What does it take to keep the best healthcare candidates in your talent pool? Finding the right jobs, quickly, is the highest priority. Beyond that, today’s healthcare workers expect frequent communication and tailored technology to support placement, credentialing, and payment. We surveyed 150+ healthcare contingent workers in the US to determine what they want from staffing firms.

Read on to discover:

Why do healthcare workers choose to work with a staffing firm?
How do preferences differ among healthcare roles and generations?
Where does the talent experience let candidates down?

Candidate sentiment

Post-pandemic, contingent workers in healthcare are reevaluating how they want to work and what they expect from staffing firms, platforms, or apps. Many are considering full-time alternatives, but those who remain in the contingent workforce want to work with full-service firms that offer a seamless candidate experience.

86% of healthcare contingent workers are considering full-time work

When asked if they are considering full-time work in a health system or hospital, fully 86% of healthcare contingent workers said they are, and that is consistent across all types of workers (allied, locum tenens, per diem, and travel nurses). They seem to be looking for stability and predictability, especially as contingent wages are declining from the COVID-era highs.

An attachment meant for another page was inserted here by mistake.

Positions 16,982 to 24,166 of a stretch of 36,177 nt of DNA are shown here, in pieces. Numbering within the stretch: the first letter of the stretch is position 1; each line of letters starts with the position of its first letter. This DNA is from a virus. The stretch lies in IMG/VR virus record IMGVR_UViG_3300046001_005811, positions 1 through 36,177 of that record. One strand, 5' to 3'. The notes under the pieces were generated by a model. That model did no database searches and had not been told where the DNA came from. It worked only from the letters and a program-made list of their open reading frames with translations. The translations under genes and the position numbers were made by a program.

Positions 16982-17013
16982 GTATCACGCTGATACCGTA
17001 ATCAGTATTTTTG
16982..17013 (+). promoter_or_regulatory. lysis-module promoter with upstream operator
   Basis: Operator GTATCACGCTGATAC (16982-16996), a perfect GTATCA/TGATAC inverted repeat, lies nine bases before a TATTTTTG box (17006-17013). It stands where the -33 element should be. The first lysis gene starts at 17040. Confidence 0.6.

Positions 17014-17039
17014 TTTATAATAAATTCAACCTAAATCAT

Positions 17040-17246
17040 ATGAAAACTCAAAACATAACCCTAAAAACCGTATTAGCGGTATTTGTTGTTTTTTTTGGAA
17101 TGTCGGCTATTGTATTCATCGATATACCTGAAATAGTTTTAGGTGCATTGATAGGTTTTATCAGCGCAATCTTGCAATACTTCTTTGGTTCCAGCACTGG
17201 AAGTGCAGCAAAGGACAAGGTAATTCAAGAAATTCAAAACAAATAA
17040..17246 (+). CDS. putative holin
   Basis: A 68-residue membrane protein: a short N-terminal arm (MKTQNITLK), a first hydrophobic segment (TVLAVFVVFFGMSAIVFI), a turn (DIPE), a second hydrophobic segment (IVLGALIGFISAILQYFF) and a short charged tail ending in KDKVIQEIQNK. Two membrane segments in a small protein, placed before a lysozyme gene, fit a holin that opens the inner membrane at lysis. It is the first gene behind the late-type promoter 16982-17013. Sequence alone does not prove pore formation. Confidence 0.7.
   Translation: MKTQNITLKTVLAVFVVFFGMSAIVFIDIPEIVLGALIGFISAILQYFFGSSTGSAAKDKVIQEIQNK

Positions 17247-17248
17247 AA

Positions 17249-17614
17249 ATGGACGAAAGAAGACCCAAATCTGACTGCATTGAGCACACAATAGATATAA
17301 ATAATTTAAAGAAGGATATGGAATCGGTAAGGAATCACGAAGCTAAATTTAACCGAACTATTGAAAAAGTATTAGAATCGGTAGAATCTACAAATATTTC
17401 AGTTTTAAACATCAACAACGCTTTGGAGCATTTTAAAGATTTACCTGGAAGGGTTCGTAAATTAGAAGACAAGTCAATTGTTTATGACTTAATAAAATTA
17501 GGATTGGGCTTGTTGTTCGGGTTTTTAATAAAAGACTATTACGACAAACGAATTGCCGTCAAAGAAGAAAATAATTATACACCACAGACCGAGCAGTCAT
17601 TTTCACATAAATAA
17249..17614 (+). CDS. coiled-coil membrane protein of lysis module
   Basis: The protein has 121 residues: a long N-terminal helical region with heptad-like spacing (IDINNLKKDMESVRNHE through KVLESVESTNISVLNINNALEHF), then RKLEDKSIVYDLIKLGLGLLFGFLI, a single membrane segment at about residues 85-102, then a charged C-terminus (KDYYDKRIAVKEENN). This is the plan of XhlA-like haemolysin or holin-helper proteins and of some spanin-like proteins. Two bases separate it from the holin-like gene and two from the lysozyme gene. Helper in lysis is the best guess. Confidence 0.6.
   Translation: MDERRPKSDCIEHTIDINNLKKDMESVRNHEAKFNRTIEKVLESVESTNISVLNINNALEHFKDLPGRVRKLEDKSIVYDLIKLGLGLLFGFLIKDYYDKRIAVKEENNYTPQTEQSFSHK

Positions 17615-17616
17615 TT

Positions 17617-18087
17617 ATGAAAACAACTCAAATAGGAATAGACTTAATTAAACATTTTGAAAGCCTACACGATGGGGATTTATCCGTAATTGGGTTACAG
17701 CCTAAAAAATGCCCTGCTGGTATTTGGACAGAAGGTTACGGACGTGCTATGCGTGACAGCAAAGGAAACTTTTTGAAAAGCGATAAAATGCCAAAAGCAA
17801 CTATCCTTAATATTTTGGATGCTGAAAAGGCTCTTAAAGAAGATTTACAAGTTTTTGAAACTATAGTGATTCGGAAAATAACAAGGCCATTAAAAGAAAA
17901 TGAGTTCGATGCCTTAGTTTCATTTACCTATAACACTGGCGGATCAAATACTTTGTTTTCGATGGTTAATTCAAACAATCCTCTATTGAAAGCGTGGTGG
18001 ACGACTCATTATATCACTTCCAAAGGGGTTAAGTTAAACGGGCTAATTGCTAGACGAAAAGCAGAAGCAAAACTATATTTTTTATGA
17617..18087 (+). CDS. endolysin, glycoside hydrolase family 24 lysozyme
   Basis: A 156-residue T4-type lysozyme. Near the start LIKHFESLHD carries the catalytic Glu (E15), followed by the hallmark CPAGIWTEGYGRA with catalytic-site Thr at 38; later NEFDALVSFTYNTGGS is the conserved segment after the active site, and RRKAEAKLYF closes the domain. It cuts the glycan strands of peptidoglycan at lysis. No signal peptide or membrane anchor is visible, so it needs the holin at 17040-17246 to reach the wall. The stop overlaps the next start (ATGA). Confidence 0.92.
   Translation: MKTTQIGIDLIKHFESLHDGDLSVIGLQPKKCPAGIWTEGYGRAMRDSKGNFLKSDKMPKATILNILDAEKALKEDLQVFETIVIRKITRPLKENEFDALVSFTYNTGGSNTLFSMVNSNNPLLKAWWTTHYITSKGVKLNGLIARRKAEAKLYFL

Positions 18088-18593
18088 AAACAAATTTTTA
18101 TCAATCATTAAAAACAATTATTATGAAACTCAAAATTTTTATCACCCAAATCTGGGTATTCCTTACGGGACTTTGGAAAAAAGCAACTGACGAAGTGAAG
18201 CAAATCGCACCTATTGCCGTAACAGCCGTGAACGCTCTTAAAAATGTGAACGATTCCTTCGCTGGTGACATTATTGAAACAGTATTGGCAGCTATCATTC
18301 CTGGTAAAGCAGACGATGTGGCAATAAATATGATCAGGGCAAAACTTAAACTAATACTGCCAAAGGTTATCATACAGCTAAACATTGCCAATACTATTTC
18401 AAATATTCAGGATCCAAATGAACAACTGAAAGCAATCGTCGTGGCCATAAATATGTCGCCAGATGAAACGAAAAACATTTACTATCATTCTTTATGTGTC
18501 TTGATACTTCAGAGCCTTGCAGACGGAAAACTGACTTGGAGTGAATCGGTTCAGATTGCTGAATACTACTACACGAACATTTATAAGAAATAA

What are your top reasons for making this change?

More than ⅔ of respondents are seeking the stability of full-time employment — not surprising in a period of economic uncertainty. Reaching out proactively with new opportunities can give employees the stability they seek while keeping them in contingent staffing.

64% would work with their current staffing firm again

Most healthcare workers are willing to stay with their current staffing firm, but what makes candidates choose a firm in the first place? The right jobs are the most important — but so are reviews.

Candidates pay attention to reviews

What is the primary reason you chose to work with your most recent staffing firm/recruitment agency?

The top reason healthcare candidates choose a staffing firm is because of the jobs they post. But it is interesting how much impact positive reviews and recruiter outreach can have, influencing more than 40% of candidates between them. Carefully managing online reviews could be an easy way for firms to win over more talent.

79% of candidates stopped working with a firm because they weren’t placed quickly enough